In a review of the auditory agnosia literature, Phillips and Farmer[46] showed that patients with word deafness are impaired in their ability to discriminate gaps between click sounds as long as 15-50 milliseconds, which is consistent with the duration of phonemes. They also showed that patients with general auditory agnosia are impaired in their ability to discriminate gaps between click sounds as long as 100–300 milliseconds. The authors further showed that word deafness patients liken their auditory experience to hearing foreign language, whereas general auditory agnosia described speech as incomprehensible noise. Based on these findings, and because both word deafness and general auditory agnosia patients were reported to have very similar neuroanatomical damage (bilateral damage to the auditory cortices), the authors concluded that word deafness and general auditory agnosia is the same disorder, but with a different degree of severity.

Pinard et al[43] also suggested that pure word deafness and general auditory agnosia represent different degrees of the same disorder. They suggested that environmental sounds are spared in the mild cases because they are easier to perceive than speech parts. They argued that environmental sounds are more distinct than speech sounds because they are more varied in their duration and loudness. They also proposed that environmental sounds are easier to perceive because they are composed of a repetitive pattern (e.g., the bark of a dog or the siren of the ambulance).

Auerbach et al[47] considered word deafness and general auditory agnosia as two separate disorders, and labelled general auditory agnosia as pre-phonemic auditory agnosia and word deafness as post-phonemic auditory agnosia. They suggested that pre-phonemic auditory agnosia manifests because of general damage to the auditory cortex of both hemispheres, and that post-phonemic auditory agnosia manifests because of damage to a spoken word recognition center in the left hemisphere. Recent evidence, possibly verified Auerbach hypothesis, since an epileptic patient who undergone electro-stimulation to the anterior superior temporal gyrus was demonstrated a transient loss of speech comprehension, but with intact perception of environmental sounds and music.[48]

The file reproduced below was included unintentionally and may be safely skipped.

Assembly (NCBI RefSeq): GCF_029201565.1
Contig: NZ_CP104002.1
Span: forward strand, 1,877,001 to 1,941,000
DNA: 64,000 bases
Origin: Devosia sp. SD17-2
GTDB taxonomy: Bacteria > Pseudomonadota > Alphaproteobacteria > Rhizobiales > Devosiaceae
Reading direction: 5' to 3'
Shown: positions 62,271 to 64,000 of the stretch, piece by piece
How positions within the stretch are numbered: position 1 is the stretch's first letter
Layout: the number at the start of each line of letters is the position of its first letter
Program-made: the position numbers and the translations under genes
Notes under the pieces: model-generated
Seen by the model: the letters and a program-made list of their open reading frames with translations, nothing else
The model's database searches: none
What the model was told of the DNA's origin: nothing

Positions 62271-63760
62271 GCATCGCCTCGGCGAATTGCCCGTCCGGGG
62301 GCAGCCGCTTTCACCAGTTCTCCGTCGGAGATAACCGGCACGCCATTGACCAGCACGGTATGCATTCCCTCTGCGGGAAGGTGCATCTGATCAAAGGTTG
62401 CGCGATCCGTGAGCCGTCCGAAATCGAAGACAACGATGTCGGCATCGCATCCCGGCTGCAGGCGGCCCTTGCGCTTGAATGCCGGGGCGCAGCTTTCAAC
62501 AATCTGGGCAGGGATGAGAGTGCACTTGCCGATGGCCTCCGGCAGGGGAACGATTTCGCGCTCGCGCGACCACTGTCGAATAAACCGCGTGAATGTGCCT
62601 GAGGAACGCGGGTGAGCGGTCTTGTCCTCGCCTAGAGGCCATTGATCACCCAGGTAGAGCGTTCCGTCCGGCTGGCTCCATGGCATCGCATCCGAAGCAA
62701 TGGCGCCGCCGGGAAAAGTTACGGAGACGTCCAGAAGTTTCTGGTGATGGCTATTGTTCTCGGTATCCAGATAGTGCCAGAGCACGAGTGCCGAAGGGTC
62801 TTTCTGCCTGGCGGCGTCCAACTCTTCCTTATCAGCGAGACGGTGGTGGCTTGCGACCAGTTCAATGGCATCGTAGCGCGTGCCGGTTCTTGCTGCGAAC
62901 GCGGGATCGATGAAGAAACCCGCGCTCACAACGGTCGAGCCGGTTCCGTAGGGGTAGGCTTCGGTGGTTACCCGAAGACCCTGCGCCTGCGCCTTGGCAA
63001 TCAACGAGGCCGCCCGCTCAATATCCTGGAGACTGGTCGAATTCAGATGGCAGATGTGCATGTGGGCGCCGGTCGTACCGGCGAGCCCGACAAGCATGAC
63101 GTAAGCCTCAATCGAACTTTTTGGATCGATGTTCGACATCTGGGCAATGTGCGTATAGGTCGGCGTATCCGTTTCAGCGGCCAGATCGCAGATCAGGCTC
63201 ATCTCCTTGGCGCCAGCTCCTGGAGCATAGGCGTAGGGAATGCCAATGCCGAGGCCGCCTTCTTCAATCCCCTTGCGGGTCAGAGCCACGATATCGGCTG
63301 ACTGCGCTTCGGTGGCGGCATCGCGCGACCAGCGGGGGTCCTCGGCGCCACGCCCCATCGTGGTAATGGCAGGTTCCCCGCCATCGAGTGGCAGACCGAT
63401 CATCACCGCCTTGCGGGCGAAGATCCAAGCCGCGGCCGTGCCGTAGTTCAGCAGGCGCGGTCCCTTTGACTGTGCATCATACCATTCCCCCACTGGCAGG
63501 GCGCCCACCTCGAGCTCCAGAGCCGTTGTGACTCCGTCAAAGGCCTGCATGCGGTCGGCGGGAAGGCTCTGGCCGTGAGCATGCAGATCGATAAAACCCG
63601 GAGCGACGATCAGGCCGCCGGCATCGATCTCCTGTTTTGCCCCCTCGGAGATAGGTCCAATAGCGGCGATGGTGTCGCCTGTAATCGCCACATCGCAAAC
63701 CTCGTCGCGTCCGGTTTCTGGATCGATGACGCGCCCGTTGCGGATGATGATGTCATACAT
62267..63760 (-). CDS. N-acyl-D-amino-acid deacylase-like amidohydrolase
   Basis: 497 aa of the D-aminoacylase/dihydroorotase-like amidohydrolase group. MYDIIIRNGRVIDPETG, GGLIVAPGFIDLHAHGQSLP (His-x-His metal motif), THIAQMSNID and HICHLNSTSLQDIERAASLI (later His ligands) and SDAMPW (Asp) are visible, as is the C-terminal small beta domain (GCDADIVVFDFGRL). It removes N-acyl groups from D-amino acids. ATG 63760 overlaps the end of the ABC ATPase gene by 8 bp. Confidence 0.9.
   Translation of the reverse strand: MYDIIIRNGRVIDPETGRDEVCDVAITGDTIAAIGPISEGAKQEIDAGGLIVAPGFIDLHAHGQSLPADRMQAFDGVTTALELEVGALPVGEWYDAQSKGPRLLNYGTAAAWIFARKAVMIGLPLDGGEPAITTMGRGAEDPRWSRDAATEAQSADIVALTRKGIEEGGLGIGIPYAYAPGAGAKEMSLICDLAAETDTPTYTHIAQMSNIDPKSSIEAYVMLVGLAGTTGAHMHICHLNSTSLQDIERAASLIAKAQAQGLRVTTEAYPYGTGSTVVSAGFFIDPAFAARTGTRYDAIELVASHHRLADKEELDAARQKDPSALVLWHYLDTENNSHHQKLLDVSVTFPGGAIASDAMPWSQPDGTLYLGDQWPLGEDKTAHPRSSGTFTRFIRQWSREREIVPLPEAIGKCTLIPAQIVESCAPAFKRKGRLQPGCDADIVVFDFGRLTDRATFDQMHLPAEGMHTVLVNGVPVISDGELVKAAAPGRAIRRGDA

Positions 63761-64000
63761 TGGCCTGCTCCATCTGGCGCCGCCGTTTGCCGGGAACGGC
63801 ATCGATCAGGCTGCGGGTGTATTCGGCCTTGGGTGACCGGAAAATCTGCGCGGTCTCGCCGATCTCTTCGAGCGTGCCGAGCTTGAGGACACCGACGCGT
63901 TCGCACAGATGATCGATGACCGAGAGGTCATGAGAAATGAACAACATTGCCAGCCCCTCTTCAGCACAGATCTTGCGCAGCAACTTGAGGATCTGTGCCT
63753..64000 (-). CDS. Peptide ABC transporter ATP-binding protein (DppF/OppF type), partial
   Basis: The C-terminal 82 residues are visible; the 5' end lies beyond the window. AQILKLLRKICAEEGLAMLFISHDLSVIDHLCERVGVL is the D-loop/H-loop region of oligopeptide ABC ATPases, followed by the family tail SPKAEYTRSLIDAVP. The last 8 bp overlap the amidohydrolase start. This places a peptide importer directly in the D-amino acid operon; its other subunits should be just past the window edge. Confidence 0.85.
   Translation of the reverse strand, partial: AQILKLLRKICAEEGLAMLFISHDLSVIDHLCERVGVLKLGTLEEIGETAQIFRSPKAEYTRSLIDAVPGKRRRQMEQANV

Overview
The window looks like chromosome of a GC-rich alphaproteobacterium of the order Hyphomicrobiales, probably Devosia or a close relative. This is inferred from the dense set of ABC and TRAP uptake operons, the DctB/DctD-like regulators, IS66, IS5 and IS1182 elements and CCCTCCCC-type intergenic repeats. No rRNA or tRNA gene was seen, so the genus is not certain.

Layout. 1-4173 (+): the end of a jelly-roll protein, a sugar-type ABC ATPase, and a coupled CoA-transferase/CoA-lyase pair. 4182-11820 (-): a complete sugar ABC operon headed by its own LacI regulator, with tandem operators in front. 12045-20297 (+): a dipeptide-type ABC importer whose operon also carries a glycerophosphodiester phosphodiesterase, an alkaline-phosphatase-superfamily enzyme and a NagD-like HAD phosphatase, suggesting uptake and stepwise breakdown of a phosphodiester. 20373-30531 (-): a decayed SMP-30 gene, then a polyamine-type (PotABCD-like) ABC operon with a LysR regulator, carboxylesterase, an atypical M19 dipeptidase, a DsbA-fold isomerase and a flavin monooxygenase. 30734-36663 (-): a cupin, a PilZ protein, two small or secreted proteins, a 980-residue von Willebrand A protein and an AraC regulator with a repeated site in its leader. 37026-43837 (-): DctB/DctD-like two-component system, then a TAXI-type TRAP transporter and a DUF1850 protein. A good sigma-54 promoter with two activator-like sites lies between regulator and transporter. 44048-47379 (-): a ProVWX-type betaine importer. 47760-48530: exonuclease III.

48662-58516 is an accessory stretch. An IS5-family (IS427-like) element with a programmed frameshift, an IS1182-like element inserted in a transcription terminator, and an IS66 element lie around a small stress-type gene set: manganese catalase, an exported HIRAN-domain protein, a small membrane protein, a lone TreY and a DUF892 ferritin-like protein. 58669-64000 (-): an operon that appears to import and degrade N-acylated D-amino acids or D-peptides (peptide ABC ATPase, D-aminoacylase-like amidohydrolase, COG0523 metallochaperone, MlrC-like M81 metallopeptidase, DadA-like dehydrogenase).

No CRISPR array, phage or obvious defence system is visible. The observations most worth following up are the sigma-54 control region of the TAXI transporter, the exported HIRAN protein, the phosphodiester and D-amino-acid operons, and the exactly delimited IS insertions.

Non-verbal auditory agnosia[edit]

The term auditory agnosia was originally coined by Freud[13] (1891) to describe patients with selective impairment of environmental sounds. In a review of the auditory agnosia literature, Ulrich[28] re-named this disorder as non-verbal auditory agnosia (although sound auditory agnosia and environmental sound auditory agnosia are also commonly used). This disorder is very rare and only 18 cases have been documented.[7] In contradiction to pure word deafness and general auditory agnosia, this disorder is likely under-diagnosed because patients are often not aware of their disorder, and thus don't seek medical intervention.[49][50][51]

Throughout the 20th century, all reported non-verbal auditory agnosia patients had bilateral or right temporal lobe damage. For this reason, the right hemisphere was traditionally attributed with the perception of environmental sounds. However, Tanaka et al[52] reported 8 patients with non-verbal auditory agnosia, 4 with right hemisphere lesions and 4 with left hemisphere lesions. Saygin[49] et al also reported a patient with damage to the left auditory cortex.

The underlying deficit in non-verbal auditory agnosia appears to be varied. Several patients were characterized by impaired discrimination of pitch[53][54][55] whereas others reported with impaired discrimination of timbre and rhythm[56][57][58] (discrimination of pitch was relatively preserved in one of these cases[56]). In contrast, to patients with pure word deafness and general auditory agnosia, patients with non-verbal auditory agnosia were reported impaired at discriminating long gaps between click sounds, but impaired at short gaps.[59][60] A possible neuroanatomical structure that relays longer sound duration was suggested by Tanaka et al.[24] By comparing the lesions of two cortically deaf patients with the lesion of a word deafness patient, they proposed the existence of two thalamocortical pathways that inter-connect the MGN with the auditory cortex. They suggested that spoken words are relayed via a direct thalamocortical pathway that passes underneath the putamen, and that environmental sounds are relayed via a separate thalamocortical pathway that passes above the putamen near the parietal white matter.

Amusia[edit]